Voters in ten states will cast votes today on “Super Tuesday,” the biggest day so far in the GOP primary process. The contests include primaries and caucuses in Alaska, Georgia, Idaho, Massachusetts, North Dakota, Ohio, Oklahoma, Tennessee, Vermont and Virginia.
Here are the five big questions that will be answered on Tuesday.
1. Is Mitt Romney the inevitable nominee?
Many Republicans don’t love the former Massachusetts governor. And they’ve shown that in a variety of ways throughout the nomination process, handing him defeats in Iowa and South Carolina, barely supporting him enough for victory in Michigan — the state he grew up in —, and allowing for a prolonged primary against a group of rivals that most party strategists view as virtually unelectable.
But Romney can take comfort in one thing: he’s very likely to win the nomination. The rules in nearly all of the GOP primaries and caucuses on Tuesday reward delegates proportionally instead of a winner-take-all format. What that means is that even though Rick Santorum is likely to win the primary contest in Oklahoma, Romney, Ron Paul and Newt Gingrich can still collect delegates as well in that state.
The rules encourage Gingrich and Paul to keep running, splitting the anti-Romney vote that Santorum might otherwise consolidate. And Romney’s support among more establishment Republicans guarantees that he will finish above 20 percent in most states and will stand to collect delegates.
Of the estimated 422 delegates at stake on Tuesday, it is likely that Romney will collect at least half of them, allowing him to keep his lead while shrinking the number of states left for his rivals to catch up.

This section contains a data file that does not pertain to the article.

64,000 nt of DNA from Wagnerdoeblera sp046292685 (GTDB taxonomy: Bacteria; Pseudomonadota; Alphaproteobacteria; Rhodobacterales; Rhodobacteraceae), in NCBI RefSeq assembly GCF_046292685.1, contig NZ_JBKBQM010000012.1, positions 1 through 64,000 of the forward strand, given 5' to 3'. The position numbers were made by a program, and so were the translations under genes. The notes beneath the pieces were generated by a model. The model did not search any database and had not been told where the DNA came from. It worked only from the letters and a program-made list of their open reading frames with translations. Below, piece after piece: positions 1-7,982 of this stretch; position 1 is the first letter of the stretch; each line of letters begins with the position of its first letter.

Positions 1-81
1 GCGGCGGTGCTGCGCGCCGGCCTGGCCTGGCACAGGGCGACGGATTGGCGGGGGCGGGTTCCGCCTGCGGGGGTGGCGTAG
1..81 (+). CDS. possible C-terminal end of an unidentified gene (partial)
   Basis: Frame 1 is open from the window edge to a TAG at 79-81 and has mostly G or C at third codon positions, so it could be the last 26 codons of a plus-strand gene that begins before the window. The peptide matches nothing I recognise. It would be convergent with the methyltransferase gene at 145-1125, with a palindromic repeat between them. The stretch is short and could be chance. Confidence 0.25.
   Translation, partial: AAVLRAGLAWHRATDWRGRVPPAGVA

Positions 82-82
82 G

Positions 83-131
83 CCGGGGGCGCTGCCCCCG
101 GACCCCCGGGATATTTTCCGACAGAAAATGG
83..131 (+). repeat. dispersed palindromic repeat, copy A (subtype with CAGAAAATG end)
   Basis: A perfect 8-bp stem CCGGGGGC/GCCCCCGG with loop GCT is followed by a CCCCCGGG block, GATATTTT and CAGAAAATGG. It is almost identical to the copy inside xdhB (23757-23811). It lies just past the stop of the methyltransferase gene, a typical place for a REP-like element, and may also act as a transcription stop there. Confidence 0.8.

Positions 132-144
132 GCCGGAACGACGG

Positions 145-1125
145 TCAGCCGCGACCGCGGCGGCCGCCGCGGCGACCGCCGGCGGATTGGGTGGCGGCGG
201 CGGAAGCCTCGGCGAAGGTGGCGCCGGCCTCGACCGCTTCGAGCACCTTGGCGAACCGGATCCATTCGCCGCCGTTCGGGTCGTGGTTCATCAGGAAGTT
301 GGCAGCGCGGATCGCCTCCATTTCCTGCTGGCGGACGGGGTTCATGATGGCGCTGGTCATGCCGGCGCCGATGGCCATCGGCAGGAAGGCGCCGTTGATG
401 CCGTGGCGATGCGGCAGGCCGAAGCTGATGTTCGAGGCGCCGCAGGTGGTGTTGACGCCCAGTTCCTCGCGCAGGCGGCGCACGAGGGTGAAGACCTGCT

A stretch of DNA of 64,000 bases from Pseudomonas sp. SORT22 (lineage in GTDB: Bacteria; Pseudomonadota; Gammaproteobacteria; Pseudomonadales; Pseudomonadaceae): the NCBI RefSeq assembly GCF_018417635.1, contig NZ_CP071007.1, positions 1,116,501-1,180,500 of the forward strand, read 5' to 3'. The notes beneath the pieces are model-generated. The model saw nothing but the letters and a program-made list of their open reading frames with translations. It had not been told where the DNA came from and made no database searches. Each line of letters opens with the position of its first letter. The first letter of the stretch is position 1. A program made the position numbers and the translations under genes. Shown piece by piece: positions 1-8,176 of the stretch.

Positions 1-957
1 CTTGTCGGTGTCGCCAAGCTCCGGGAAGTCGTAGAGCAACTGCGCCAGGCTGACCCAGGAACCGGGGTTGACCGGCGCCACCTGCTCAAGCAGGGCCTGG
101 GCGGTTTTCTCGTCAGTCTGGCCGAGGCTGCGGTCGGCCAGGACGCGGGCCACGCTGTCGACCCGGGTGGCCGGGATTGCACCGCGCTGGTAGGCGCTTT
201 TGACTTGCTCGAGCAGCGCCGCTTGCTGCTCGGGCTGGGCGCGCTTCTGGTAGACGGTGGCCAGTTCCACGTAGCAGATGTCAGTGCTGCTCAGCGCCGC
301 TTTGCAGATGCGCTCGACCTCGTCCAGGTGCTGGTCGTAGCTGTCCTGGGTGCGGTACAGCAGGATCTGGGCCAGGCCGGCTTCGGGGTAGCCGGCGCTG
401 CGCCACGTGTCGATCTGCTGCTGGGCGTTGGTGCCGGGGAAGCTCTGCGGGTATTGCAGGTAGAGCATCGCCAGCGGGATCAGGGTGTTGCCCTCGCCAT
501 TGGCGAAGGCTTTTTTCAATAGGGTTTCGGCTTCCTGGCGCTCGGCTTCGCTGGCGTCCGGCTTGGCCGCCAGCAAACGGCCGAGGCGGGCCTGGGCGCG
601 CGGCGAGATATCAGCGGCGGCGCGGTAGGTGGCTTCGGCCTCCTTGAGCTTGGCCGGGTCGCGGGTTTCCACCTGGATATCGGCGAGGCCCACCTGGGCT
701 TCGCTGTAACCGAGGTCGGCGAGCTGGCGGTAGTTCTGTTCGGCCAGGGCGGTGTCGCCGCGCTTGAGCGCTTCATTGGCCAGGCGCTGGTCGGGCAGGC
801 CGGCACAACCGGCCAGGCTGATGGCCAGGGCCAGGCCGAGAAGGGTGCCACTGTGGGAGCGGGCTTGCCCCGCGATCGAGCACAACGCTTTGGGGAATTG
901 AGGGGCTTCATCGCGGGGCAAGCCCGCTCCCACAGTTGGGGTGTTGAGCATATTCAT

2. Can Newt come back?
Gingrich hinted that he will drop out of the race if he loses in Georgia. But polls show him well ahead in the state he represented in Congress. And he is arguing that a win in Georgia can help lead to victories in Alabama and Mississippi, which hold primaries on March 13.
What will be more interesting than Georgia is to see how Gingrich performs in the other nine states. Poor finishes, particularly behind Paul, in the other states could cement the view among Republicans that Santorum is the true Romney alternative.
3. Is Santorum’s bleeding over?
Santorum’s stumbles ahead of the Michigan primary helped Romney win there and allowed Romney to regain control of the nomination process. A loss in Ohio, a state Santorum has intensely campaigned in, would further establish him as a candidate who is just not able to defeat Romney when it counts.
4. Is the GOP permanently divided?
The exit polls so far in the GOP race have showed that the same kind of divide exists between Santorum and Romney that occurred in 2008 between Barack Obama and Hillary Clinton: working class, lower-income voters side with one candidate (Clinton in 2008, Santorum now), while the other candidate appeals to upper-income, white-collar voters. Santorum has also done very well among Tea Party conservatives and evangelical Christians.
If “Super Tuesday” cements this divide in the party, it could shape a huge part of the presidential election process: the vice-presidential selection. Obama tabbed Joe Biden to be his running mate in order to address his perceived weaknesses, a lack of experience in Washington and a struggle to connect with white, working-class voters. If Romney continues to lose to Santorum among blue-collar voters and evangelicals, that could affect who he taps as the vice-presidential candidate.
5. Will the race end after Tuesday?
Major donors to the Super PAC’s of Santorum and Gingrich are in some ways keeping the race alive, as Romney would be able to vastly outspend his rivals without that support. If Romney won Oklahoma and Tennessee, states which are Santorum strongholds, and Georgia, where Gingrich is favored, then party donors might feel forced to stop giving money to Santorum and Gingrich.
But as long as those two men keep winning and Romney continues to show weakness among major blocs of the party, then this primary could continue on for weeks, if not months.
Follow Perry Bacon Jr. on Twitter at @perrybaconjr